Super-PAC Mania!

Romney’s haul, Obama‘s Hollywood bundle, Colbert’s lolz: highlights from campaign spending central.

For data crunchers and political reporters on the money trail, today is something of a holiday. Call it Super-PAC Tuesday.

Below are the highlights from Super-PAC Tuesday, from Colbert’s mystery donors and Jon Huntsman’s daddy’s money to Restore Our Future‘s top funders. Super-PAC disclosures span the second half of 2011, while traditional campaign disclosures cover the final three months of last year. We’ll be updating this throughout the day. And if you have tips or questions, leave them in the comments section or email us at scoop (at) motherjones (dot) com.

Breaking down the balance sheets of GOP presidential hopefuls.

Average Income by Family, distributed by income group.

 

Raised $9.8 million and spent $8 million in the final three months of 2011. Had $2.1 million on hand at the end of the year. Carrying a debt of $1.19 million.

 

Breaking down the biggest rainmakers funding Obama’s reelection effort.

Average Income by Family, distributed by income group.

Notable Obama bundlers:
Vogue editor Anna Wintour ($500,000 or more)
Actress Eva Longoria ($200,000 to $500,000)
Scandal-ridden financier Jon Corzine ($500,000 or more)
Dreamworks Animation CEO Jeffrey Katzenberg ($500,000 or more)
Hollywood producer and executive Harvey Weinstein ($500,000 or more)
Actor (“The Wire,” “Treme”) Wendell Pierce ($50,000-$100,000)

Here’s a look at some of the folks throwing bucks at Priorities USA Action:

$150,000: William Little, Jr., chairman of George Little Management, LLC, a company specializing in high-profile trade shows and networking platforms.

$100,000: Steven Spielberg, co-principal at Dreamworks Animation and director of such films as JawsSchindler’s ListJurassic Park, and that godawful Indiana Jones installment with aliens and a nuclear-blast-proof refrigerator.

$100,000: John Law, managing director at Warland Investments, a real estate firm in Cypress, California.

$50,000: Lenny Mendonca, director at McKinsey & Company, a global management consulting firm. He also serves on the board of The New America Foundation and is a member of the Council on Foreign Relations.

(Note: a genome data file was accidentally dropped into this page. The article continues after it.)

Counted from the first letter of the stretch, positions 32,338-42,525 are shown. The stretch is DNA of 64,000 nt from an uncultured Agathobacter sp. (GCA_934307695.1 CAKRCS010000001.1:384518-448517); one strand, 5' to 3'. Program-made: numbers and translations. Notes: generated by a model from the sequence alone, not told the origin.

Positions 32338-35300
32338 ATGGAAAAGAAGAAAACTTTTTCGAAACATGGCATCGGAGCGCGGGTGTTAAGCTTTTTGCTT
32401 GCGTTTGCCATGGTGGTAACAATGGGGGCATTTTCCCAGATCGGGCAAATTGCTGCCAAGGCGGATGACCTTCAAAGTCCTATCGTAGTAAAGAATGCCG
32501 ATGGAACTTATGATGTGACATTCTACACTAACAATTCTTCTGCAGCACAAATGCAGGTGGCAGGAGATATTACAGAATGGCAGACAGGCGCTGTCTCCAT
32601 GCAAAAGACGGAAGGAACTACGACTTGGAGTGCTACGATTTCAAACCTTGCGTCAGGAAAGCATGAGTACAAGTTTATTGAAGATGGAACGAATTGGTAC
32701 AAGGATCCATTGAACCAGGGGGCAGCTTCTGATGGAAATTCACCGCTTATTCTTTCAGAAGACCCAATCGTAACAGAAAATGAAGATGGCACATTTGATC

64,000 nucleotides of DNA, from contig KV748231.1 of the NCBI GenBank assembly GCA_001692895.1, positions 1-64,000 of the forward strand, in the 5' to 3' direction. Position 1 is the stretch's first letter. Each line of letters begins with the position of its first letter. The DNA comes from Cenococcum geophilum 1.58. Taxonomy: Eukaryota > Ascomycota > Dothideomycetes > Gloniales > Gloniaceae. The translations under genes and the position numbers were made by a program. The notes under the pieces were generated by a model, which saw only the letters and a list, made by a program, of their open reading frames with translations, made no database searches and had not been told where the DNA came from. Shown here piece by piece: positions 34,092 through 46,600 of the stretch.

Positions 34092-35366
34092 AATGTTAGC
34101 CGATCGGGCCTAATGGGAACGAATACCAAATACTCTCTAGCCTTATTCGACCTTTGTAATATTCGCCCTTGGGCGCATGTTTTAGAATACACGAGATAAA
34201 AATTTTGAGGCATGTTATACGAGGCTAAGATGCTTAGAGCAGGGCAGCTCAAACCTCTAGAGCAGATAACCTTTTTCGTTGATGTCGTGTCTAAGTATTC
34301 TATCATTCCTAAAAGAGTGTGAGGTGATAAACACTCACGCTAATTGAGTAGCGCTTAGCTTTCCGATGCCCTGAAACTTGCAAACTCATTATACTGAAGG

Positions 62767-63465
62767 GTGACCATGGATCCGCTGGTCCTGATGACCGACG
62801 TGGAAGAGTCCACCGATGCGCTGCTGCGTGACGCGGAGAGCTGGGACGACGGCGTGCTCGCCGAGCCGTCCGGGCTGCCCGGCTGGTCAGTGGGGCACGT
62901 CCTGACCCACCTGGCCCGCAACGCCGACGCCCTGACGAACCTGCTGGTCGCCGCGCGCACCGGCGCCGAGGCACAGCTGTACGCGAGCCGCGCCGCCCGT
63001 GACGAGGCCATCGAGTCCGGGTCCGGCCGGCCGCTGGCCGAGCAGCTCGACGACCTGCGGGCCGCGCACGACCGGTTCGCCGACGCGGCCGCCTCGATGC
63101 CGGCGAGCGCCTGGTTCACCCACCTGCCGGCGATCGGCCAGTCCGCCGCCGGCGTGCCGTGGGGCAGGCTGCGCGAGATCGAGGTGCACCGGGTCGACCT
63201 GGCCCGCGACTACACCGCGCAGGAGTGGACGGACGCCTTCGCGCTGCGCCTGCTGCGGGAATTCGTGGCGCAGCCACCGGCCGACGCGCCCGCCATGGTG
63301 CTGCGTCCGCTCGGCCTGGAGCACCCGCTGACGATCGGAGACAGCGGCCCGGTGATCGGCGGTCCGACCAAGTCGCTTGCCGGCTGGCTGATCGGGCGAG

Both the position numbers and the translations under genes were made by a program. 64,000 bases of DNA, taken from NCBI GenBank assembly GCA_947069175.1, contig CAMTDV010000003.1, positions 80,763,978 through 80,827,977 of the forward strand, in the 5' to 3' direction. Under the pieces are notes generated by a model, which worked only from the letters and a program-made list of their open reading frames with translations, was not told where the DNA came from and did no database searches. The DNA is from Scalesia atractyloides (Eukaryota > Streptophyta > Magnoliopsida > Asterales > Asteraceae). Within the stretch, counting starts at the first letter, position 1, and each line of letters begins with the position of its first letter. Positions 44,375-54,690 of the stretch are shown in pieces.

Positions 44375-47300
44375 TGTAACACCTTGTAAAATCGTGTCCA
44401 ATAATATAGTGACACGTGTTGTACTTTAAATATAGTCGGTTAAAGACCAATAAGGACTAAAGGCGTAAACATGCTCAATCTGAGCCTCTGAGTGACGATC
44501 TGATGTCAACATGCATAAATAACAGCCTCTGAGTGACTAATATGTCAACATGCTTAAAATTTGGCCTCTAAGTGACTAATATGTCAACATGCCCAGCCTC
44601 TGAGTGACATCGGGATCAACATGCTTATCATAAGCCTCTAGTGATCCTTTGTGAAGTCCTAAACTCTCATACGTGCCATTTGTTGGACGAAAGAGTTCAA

$15,000: Orin Kramer, a general partner at the New York-based Boston Provident who was dubbed the “King of the New York Obamasaurs” by The New York Observer in 2008.

$10,000: Joseph Falk, a public policy consultant for mega law firm Akerman Senterfitt in Miami. He is on the board of directors of the Victory Fund, a PAC dedicated to electing openly LGBT candidates to public office.

 

When Tim Pawlenty quit the race and endorsed Mitt Romney, the latter got an energetic, polished surrogate. The former got a fat check from Romney’s fundraising machine to pay off campaign debt.

Average Income by Family, distributed by income group.

 

$150,000: Amount donated by Consol Energy, a Pennsylvania-based giant whose board of directors includes one Rick Santorum, to pro-Romney super-PAC Restore our Future.

$0: Amount donated to the pro-Santorum super-PAC Red, White, and Blue Fund.

 

 70 percent of the money raised by pro-Hunstman Our Destiny PAC came from one man—Jon Huntsman Sr.

Average Income by Family, distributed by income group.

 

Where’d the rest of Our Destiny PAC’s money come from? A quick sampling:

$250,000: Peter Arnott, chairman of the California investment management firm, Research Associates.

$150,000: The Walton family (WalMart).

$40,000: Craig Mckaw, Seattle telecom entrepreneur and cofounder of the Free Willy Foundation, which covered the living expenses and relocation costs of Keiko the Killer Whale. (His wife, Susan, chipped in another $40,000).

 

Top strategist Ed Rollins left Michele Bachmann’s presidential campaign in early September and proceeded to spend the next four months trashing it, famously telling reporters: “If I would have Googled her, I would have found out she had 6 chiefs of staff in 5 years.” Which makes that payment in Bachmann’s last quarterly filing sting that much more: $30,000 to one Edward J. Rollins of New York, New York. All told, Rollins was paid $120,000 by a campaign he helped sink, and which is currently $1,055,924 in the hole.

Two fake presidential campaigns. One undisputed fundraising champion.

Average Income by Family, distributed by income group.

 

The famous, and not-so-famous, donors to Americans for a Better Tomorrow, Tomorrow

Average Income by Family, distributed by income group.

$1: Harry Ballsagna 7190 Ridgegate Dr, Gladstone, Oregon 97027-1180

$25: Pat Magroin 9756 Prospect Ave Lakeside, California 92040-4114

$10: Ibin Yerkinoff P.O. Box 1315 Levittown, Pennsylvania 19058

$1: Frumunda Mabalz 5364 Ballyduff St. Fitchburg, Wisconsin 53711

 

Sources: All super-PAC data appear in Federal Election Commission disclosure forms filed by the committees. Obama bundler data was published by the Obama reelection campaign.

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About Steve King

iPeopleFINANCE™ Chief Operating Officer. Former CEO of Endymion Systems, Inc. a $36m Information Systems Services company. Co-founder of the Cambridge Systems Group, the creator of ACF2, the leading IBM Mainframe Data Center Security product; acquired by Computer Associates. IBM, seeCommerce, marchFIRST, Connectandsell alumni. UC Berkeley alumni. View all posts by Steve King

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